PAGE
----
Anyone in attendance would agree, the Thursday (Jan. 12) "Meeting of the Downtown Carnival Courts" was a tad confusing from the start. But despite the incoherence, a spirit of happy unanimity swiftly arose.
A dozen leaders of downtown do-it-yourself Mardi Gras parades and marching groups, including The Golddigger Babydolls social aid and pleasure club, The Society of Saint Anne, Krewe du Vieux, 'tit Rex, Krewe de Jeanne d'Arc, The Intergalactic Krewe of Chewbacchus, and the New Orleans Baby Doll Ladies gathered at a St. Claude Avenue art gallery to celebrate the 2017 parading season.
It was a first.
The costumed group stood in a semi-circle as poet and master of ceremonies Chuck Perkins led introductions. To the left were leaders of groups that had been around for decades. The Krewe du Vieux first marched in 1987, the Society of Saint Anne formed in 1969, and baby doll-style costuming started more than a half-century before that. To the right of the stage stood the newcomers, whose groups had popped up in the years since Hurricane Katrina in 2005.
"This is kind of like the beginning of this thing finally starting to blossom," Perkins said of the downtown Mardi Gras scene. "So we've got all of these old school Mardi Gras krewes that have been down for years, and then we have the new kids on the block. The new cats come and they add their own flair."
Of course, a perusal of the NOLA.com comment stream will tell you that not everyone appreciates the changes to Carnival custom that the new cats represent.
Gallery: Downtown Mardi Gras marching group meet-up
Despite their popularity, the new krewes have sometimes come under criticism for doing things their own way. The satirical 'tit Rex marching group, which formed in 2008, got into hot water for appropriating the name of the venerable Rex parade. The Krewe de Jeanne d'Arc, which first marched in 2009, displeased some onlookers by causing an older organization to give up its exclusive claim to the Jan. 6 starting date of the Carnival season (which is also Joan of Arc's birthday). And the rambling Chewbacchus parade, which formed in 2010, has caused consternation for its sprawl and assertiveness.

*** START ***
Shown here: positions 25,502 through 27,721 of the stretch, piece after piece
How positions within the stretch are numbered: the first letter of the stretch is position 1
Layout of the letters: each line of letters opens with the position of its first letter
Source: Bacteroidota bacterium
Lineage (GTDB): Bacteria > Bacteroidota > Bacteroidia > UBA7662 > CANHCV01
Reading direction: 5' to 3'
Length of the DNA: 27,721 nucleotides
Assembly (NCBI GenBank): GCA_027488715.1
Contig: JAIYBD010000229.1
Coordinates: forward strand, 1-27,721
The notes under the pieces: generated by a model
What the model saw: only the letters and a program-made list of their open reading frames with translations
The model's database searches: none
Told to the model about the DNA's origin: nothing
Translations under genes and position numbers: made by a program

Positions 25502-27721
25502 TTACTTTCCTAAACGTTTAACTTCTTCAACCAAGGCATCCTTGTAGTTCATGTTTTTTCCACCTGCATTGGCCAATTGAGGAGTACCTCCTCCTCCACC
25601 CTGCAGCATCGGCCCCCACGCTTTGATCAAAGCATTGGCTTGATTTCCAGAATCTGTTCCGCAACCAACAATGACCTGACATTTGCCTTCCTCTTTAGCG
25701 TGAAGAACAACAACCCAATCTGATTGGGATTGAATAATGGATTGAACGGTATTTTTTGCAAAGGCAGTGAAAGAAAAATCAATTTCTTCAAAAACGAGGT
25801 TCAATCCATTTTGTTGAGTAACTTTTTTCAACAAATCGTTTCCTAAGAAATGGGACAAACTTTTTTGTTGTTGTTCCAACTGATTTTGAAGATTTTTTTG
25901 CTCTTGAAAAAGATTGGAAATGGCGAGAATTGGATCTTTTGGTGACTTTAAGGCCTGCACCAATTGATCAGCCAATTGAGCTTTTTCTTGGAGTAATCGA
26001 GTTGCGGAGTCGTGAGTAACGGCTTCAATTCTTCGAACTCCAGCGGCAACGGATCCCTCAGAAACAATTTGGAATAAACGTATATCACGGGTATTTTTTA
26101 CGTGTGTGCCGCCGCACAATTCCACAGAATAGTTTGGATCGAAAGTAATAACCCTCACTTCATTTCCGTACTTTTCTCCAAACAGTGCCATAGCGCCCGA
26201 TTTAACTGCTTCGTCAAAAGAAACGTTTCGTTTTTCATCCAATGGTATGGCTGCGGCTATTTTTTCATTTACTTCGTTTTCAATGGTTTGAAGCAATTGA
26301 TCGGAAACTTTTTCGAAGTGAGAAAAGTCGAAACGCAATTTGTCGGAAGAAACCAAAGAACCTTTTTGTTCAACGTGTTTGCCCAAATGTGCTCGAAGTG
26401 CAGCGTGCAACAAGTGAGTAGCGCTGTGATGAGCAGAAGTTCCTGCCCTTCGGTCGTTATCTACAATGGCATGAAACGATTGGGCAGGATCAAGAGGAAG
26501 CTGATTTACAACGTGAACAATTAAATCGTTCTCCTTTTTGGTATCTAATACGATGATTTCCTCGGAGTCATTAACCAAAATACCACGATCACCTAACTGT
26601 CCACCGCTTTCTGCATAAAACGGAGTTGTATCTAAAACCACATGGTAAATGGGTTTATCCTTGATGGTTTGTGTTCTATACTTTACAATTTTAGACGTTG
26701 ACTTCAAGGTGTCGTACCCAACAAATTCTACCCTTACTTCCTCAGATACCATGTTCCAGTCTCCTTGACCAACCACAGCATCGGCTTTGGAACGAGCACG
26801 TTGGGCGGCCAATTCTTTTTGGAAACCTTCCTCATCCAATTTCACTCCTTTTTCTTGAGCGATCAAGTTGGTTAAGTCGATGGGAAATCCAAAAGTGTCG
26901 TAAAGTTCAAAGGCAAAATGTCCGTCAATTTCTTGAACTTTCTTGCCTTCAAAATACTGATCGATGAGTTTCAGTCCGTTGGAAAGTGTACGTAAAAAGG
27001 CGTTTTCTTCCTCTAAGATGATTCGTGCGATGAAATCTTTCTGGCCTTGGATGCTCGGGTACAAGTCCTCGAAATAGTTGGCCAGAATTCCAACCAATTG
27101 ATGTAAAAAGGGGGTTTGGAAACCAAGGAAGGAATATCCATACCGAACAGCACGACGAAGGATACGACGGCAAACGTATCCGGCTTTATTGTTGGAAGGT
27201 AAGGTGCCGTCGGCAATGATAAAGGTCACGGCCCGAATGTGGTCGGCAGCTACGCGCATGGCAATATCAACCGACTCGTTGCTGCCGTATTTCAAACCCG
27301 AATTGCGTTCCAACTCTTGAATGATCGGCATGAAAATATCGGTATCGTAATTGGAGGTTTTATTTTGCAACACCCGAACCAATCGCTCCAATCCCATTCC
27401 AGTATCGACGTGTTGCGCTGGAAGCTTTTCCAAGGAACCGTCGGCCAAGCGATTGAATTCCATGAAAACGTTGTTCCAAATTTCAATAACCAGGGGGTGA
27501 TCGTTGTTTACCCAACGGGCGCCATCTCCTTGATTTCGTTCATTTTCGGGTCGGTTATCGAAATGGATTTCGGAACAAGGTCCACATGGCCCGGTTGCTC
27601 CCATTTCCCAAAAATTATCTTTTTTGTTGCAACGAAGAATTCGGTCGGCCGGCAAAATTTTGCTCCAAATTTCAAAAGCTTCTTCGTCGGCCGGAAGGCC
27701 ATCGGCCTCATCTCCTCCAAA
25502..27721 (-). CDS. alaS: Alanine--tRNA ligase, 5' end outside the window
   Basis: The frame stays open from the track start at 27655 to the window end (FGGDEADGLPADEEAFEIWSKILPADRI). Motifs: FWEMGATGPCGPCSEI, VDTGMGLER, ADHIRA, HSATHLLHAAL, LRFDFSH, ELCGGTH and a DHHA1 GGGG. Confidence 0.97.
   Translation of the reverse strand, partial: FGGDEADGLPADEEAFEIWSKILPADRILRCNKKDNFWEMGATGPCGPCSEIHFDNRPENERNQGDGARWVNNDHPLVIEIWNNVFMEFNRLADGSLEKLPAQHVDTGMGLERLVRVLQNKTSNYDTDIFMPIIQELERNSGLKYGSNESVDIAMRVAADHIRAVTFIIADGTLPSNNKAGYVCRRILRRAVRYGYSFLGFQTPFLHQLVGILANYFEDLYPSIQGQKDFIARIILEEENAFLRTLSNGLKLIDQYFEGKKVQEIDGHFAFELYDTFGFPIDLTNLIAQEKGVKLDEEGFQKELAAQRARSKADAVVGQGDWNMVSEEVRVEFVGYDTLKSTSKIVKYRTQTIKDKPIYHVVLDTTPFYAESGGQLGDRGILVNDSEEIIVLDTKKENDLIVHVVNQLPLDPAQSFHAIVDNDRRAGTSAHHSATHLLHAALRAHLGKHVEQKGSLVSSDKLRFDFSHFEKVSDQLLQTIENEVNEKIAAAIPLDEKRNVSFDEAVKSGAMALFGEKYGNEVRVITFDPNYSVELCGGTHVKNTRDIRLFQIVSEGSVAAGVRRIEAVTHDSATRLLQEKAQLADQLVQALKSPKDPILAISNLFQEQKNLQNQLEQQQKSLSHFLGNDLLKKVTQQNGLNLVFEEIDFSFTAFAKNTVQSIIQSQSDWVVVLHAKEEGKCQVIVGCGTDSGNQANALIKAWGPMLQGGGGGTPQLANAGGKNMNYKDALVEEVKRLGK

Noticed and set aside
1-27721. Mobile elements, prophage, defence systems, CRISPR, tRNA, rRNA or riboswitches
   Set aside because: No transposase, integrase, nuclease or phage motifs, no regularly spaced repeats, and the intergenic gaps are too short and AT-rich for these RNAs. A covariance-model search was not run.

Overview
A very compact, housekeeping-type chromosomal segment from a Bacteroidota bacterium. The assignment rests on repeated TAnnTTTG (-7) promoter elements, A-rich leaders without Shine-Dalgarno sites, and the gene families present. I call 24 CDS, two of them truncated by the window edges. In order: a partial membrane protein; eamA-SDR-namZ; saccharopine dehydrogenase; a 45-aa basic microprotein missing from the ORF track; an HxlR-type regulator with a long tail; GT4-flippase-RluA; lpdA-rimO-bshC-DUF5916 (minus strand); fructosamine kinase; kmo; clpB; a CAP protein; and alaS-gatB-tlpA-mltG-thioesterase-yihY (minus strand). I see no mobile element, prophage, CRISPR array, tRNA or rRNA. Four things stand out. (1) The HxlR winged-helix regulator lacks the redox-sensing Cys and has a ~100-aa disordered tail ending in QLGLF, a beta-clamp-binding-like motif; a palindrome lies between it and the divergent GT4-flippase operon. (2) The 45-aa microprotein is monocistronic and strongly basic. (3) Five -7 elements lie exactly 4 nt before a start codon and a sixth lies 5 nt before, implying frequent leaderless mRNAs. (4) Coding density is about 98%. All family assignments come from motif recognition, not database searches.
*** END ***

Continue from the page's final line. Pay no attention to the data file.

For some, the newness of the above-mentioned parades is symbolic of the newness of some of the post-Katrina population. You'll hear it said that these parades are the province of hipsters and cultural interlopers. But Perkins headed off the argument with historical perspective.
"Listen, " Perkins intoned, "if you know anything about the history of New Orleans, regardless of what it is that you think, it's a city, it's a port city, and it's always been having some new blood, new people bringing new things. So, what we see happening right now ain't no different, it's all good, you know."
Between the representatives of the old school krewes and the new kids, sat a young man splendidly costumed as Alexander the Great upon a golden throne.
What, you ask, does Alexander the Great have to do with downtown parading groups? Well, nothing really. Artist and author Morgan Molthrop dreamed up an imaginary scenario in which the youthful conqueror of the ancient world visited New Orleans, where, like so many tourists, he soaked up the neoclassical architecture, the multiculturalism and general hedonism.
Molthrop erected an Alexander-esque campaign tent in the center of the gallery and found young men who fit the bill as Alexander and his entourage to wander the opening reception party. Jeanne Nathan, the director of the Creative Alliance of New Orleans arts advocacy organization, suggested splicing the meeting of the downtown Carnival courts onto Molthrop's show for synergy's sake and he agreed.
Given a few minutes to appreciate that the Alexander the Great exhibit was more or less unrelated to the meeting of the downtown Carnival courts, it all made perfect sense... by New Orleans standards.
In the end, everyone toasted with plastic cups, Alexander danced and the party proceeded into the night.
That would be the end of the story, except Thursday's gathering provoked questions about the definition of a downtown Mardi Gras. We can agree this is a part of Mardi Gras that largely does not take place on well-worn St. Charles Avenue route. We may be able to agree that, in general, the participants tend to favor self-styled, often hand-made costuming. We may be able able to agree that though the downtown krewes are societies, they don't include the high-society aspects of other parts of Mardi Gras. And it may be fair to say that most of these groups represent a unique point of view: science fiction, Joan of Arc, miniaturization ('tit Rex is a shoe box float parade).
But is there a downtown Mardi Gras that is defined by something other than geography? Is there a new Mardi Gras aesthetic that differs from an old Mardi Gras aesthetic? Is there a 21st-century Mardi Gras with a different meaning than the Mardi Gras that came before? Is it the future?